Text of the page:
Michael and Charlie explored a two-track while the rest of us stuck with the beach. Eventually we found each other again...

We approached Grand Marais Lake wondering if it would be necessary to float the packs and swim from point to point as it appeared we would on the map.

When we arrived, however, the low water levels in the Great Lakes had reduced the fording to a wading.

Exploring in the woods nearby we found we found an old aluminum boat and a set of decoys far from where any water had been for a long time.

We selected the nameless point west of Grand Marais Lake for our last bivouac of the trip.

There would be only a short walk to Charlie's car in the morning.

Charlie, Dan and I pitched our shelters near the tip of the point for the breeze and the unobstructed view of the sunset and the night sky. Michael and Gail found a neat clearing among some deer-cropped cedars and set up there.

We had hours and energy left.

There was a small island offshore and some of us decided to go there just because it was there. After a somewhat laborious wade on slippery rocks in waist deep water we received a rather unfriendly greeting from the gulls who clearly felt we were in their territory.

Returning to the mainland we swam off the rocky ledges there to get cleaned up.

I decided to explore the area inland from camp. Old beaches had been replaced by grassy prairie with old cedars showing where the shoreline had once been.

Wildflowers were sprinkled among the grasses: harebells, potentilla, St. John's wort, death camus, daisies and others.

Ponds of stagnant water were populated with frogs and salamanders. They were likely the intended prey of the several snakes that disappeared into the grass as I approached.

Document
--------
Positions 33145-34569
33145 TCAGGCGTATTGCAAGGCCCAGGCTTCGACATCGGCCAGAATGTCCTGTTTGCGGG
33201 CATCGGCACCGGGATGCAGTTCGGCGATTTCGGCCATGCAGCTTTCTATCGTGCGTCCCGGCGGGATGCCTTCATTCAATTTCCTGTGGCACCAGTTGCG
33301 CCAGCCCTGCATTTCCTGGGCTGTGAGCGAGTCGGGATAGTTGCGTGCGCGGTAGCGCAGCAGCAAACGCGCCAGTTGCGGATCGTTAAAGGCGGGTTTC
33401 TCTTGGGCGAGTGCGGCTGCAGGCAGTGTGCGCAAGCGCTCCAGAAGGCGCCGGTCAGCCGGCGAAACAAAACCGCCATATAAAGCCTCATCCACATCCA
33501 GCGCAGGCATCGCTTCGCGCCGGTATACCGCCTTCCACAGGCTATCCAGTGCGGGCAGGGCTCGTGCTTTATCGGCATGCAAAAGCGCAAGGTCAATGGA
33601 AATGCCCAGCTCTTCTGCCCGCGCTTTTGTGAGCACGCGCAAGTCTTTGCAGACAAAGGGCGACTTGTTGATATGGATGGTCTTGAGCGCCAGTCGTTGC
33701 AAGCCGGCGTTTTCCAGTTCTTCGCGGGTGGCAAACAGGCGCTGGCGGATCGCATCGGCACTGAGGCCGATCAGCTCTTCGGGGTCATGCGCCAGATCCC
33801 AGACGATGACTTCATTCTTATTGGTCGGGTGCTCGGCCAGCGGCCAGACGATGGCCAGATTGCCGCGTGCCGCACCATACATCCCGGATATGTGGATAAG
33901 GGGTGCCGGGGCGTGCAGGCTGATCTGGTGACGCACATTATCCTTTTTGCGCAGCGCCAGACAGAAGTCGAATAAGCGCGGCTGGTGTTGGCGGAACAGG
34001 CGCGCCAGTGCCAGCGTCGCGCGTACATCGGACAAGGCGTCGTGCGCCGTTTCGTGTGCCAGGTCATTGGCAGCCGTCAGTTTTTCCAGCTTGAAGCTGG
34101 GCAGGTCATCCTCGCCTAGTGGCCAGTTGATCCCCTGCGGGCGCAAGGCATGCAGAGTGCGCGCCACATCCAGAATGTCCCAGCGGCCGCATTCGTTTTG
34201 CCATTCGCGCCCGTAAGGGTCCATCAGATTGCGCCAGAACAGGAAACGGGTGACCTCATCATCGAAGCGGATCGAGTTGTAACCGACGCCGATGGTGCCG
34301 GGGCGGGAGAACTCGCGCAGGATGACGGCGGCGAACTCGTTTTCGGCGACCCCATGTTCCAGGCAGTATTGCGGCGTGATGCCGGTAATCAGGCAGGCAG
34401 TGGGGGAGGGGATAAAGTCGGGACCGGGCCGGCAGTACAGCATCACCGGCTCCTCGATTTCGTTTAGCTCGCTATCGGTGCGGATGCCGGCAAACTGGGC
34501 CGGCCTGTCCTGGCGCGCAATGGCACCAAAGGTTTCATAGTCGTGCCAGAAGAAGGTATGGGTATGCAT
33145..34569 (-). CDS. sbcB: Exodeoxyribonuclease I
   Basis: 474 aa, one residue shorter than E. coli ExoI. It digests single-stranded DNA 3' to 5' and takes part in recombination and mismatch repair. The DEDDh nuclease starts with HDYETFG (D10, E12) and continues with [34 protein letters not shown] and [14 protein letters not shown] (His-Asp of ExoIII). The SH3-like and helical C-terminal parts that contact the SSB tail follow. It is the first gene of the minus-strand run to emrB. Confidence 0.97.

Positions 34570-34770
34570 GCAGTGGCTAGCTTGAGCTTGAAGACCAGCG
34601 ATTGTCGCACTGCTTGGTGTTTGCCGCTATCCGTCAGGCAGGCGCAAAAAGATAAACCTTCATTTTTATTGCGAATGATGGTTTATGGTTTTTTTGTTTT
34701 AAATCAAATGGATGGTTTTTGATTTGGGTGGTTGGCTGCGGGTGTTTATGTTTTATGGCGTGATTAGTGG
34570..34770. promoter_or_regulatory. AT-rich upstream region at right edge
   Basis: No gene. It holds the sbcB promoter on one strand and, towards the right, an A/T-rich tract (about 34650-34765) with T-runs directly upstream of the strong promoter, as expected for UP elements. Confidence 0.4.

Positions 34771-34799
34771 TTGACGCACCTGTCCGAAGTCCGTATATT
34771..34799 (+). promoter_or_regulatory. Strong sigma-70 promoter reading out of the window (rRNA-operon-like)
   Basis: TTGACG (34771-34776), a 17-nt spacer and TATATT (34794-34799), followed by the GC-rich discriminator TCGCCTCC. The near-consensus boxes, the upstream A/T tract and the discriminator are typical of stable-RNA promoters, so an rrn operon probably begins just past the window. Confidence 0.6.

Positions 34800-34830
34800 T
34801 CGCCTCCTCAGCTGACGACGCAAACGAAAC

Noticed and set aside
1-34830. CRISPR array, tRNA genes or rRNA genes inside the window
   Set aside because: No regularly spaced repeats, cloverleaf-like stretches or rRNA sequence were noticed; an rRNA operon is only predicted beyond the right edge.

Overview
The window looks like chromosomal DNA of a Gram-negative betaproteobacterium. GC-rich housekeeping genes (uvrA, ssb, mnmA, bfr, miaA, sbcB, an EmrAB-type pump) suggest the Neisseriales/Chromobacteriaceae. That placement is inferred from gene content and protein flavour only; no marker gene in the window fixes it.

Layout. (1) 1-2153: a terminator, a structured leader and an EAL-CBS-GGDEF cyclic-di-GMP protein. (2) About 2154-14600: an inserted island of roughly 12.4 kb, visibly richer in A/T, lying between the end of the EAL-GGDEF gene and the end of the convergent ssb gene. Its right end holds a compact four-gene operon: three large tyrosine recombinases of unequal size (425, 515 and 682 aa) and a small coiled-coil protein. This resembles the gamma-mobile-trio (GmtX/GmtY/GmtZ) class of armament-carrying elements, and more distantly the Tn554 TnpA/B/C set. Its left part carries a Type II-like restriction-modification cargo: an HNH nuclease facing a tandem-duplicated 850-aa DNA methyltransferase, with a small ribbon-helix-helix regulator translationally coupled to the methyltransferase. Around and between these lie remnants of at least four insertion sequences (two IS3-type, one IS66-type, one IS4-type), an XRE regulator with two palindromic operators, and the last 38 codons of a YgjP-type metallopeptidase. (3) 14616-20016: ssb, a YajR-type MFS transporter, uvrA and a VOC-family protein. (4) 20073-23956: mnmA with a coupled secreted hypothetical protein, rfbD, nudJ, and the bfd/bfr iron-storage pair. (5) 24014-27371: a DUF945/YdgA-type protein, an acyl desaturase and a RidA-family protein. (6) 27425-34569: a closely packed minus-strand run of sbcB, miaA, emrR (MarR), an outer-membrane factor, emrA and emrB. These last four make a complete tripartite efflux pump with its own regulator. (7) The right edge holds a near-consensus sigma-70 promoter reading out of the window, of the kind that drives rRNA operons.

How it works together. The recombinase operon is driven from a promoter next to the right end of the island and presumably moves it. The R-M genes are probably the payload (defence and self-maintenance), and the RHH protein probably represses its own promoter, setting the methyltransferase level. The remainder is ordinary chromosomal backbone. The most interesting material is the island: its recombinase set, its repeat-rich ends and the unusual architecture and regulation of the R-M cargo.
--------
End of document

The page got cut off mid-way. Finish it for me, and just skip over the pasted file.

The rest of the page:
Finally tired of exploring I returned to camp and found preparations being made for dinner. The sun was low in the west and the breeze was turning cool.

We enjoyed a peaceful meal and sat on the beach to watch the sunset. When there was only a glow left in the sky and the mosquitoes became a nuisance we retired to our sleeping places.

I lay in my bug bivy intending to watch the sky fill with stars. I did see a few but fell asleep long before the sky was full.




The end comes too soon as always...

The next morning we packed our things and walked the short stretch of shore around Chippewa and Hay points before crossing a marshy cove to Charlie's car.

We loaded our gear and drove off to retrieve the cars we'd spotted to give us options. At Maxton Plains we took time to read the informative plaques regarding its unique ecology.

Our little caravan then proceeded to the Bear Track Inn for a parting meal and another fine wilderness trip was concluded.


View Gail Staisil's
   Photo album from this trip

View Dan Soper's
   Photo album from this trip


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In God's wilderness lies the hope of the world,
the great, fresh, unblighted, unredeemed wilderness.
— John Muir 1838-1914, Alaska Wilderness, 1890